The 404/Not Found error message is one of the most hated screens on the Internet; it indicates that though you, the browser, were able to communicate with the server, the page you need was not delivered either because it was not found or because the server for some reason was configured to not fulfill the request (which is happening in some countries with pages containing illegal content).
The page you actually see is not generated by your computer; instead, it is a special page on the server you’ve tried to contact. Many web sites create their own special 404 pages either for artistic reasons or because the site owner wants to put specific data, like contact or redirect information, on the page. In Apache, having your own special 404 pages is as simple as modifying the .htaccess file. (The only caveat: the page must be larger than 512 bytes or IE will not display it.)
In most cases, the 404 error comes up when a page has been moved or deleted from a site. However, in the case of WordPress, an annoying bug can cause permalinks to point to the 404 pages instead of the page you want to have it bring up.
How Do WordPress Permalinks Work?
Permalinks are permanent URLs generated to point to your individual weblog posts, categories, and weblog lists. Other bloggers will use a permalink to point to your post from their own articles, or you can send links to other people via a permalink. When they are linked to an individual post, the URL is supposed to be permanent, not dynamic (changing).
The three types of permalinks WordPress delivers are the Default (aka “Ugly”) form, mod rewrite (“Pretty”), and PATHINFO (“Almost Pretty”).
Default links are formatted according to the default settings of a new WordPress install and will work on all server environments. It looks like this: http://example.com/?p=N, N being a number. It is neither neat nor elegant, but it does the job. Pretty mod rewrite links look more like this: http://example.com/yyyy/mm/dd/post-name/. These permalinks require Apache’s mod_rewrite module, and won’t work on other server types. PATHINFO permalinks look like this: http://example.com/index.php/yyyy/mm/dd/post-name/, and will work on other server types besides Apache.
Because you’re going from a dynamic to a fixed environment with your permalinks, a variety of things can go wrong with them. For instance, if your server includes Frontpage Extensions, permalinks will not function at all without doing a manual fix. Without this fix, any changes to the permalinks section from the WordPress admin interface will corrupt the Frontpage server extensions because it interferes with the .htaccess file.
Long permalinks can get chopped off as well, with only part of it working properly or with the entire link disabled. This will cause a 404 error to be generated – but not because there’s something wrong with your permalink, rather because the title is too long. You can fix it by editing your .htaccess file to add a line:
RewriteRule ^post/([0-9]+)?/?([0-9]+)?/?$ /index.php?p=$1&page=$2 [QSA]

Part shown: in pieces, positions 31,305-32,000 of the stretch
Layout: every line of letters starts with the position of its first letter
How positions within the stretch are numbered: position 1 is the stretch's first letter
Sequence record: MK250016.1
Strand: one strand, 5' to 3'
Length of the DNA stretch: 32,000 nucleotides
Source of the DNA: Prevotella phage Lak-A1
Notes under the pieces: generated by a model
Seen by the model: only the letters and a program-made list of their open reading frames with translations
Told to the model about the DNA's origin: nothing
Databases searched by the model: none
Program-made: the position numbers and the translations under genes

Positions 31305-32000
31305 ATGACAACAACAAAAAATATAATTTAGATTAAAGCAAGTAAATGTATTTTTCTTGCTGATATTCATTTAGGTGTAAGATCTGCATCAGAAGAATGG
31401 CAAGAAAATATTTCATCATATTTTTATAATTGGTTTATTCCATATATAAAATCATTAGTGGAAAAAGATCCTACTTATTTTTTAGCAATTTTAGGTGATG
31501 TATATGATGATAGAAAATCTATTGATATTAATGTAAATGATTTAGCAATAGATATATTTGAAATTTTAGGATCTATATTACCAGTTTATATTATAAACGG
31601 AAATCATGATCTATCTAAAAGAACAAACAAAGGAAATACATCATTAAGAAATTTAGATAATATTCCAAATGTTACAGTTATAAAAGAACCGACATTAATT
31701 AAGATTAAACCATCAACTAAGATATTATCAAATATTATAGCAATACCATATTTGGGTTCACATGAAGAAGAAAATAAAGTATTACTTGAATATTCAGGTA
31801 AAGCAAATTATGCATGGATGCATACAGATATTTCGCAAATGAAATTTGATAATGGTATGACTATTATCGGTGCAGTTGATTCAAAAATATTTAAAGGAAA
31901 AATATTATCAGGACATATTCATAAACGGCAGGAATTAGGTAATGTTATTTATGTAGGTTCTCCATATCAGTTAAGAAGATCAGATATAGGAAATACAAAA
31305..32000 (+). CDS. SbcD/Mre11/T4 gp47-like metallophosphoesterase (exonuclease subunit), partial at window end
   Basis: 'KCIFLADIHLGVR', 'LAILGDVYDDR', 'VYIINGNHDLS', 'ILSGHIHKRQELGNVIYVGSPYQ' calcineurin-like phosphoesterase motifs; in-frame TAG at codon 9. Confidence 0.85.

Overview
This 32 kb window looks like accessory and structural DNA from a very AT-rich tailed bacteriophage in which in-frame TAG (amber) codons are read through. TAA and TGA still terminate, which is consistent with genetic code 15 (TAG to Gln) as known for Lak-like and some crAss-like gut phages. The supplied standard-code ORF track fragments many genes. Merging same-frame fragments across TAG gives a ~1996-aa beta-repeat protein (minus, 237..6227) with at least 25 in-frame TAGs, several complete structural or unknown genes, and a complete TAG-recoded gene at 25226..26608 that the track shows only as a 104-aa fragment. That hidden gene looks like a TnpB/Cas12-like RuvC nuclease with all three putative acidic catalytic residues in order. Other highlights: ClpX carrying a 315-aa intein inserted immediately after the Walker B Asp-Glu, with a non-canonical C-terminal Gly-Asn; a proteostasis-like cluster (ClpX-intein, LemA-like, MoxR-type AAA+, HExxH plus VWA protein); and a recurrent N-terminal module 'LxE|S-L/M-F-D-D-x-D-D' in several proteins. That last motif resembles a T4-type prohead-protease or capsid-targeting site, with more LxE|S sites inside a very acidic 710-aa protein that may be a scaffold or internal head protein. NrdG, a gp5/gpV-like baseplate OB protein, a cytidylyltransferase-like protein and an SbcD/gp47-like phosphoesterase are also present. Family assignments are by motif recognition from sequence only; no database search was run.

You can also make a habit of posting URLs with angle brackets () on either end. Most email and other problematic software won’t truncate URLs formatted this way.
Permalink Structure in WordPress
When your links don’t work, it’s often because you didn’t update your Permalink structure. Every time you add a new static page to your WordPress files, you must generate and update new rules to the .htaccess (which in newer versions is taken care of through the admin control area). If you don’t get a page returned at all, even a 404, and you use PHP 4.4 or 5 with Apache 2, you should look that up in the PHP bugs and issues pages. This is a specific known bug.
When you’re creating permalinks, another strange thing can happen: your WordPress blog must start the process of creating a permalink before it knows whether or not the page you’re creating one for actually exists. If it doesn’t, too late – your link is already pointing at a 404 page. To repair this, you need to include a 404 direction in the header of your .htaccess file so that your rewrite conditions allow for a not-found error, and simply eliminate that page from your permalinks task. Try adding the following line above the WordPress rewrite rules, outside of #BEGIN WordPress[…]#END WordPress. Some plugins will overwrite this part if you edit the permalinks structure if it’s in the wrong place.
Another solution is to use this following:
foo = the directory you are using as a blog. The structure should be like this:
If you call a nonexistent directory, however, you’re still going to get that 404 permalinks.
You can automate your permalinks tasks with several plugins, though. The Ultimate Tag Warrior (UTW) has gotten some good reviews, especially for search-engine sensitive pages. Google Sitemaps is a good plugin as well.
Always double-check all your pages before you start working with permalinks, and after you’ve permalinked them. In some cases, you may have to delete all the permalinks and start over, but in most cases just taking a look at what you’re telling your server to do will prevent you from making a lot of stupid mistakes.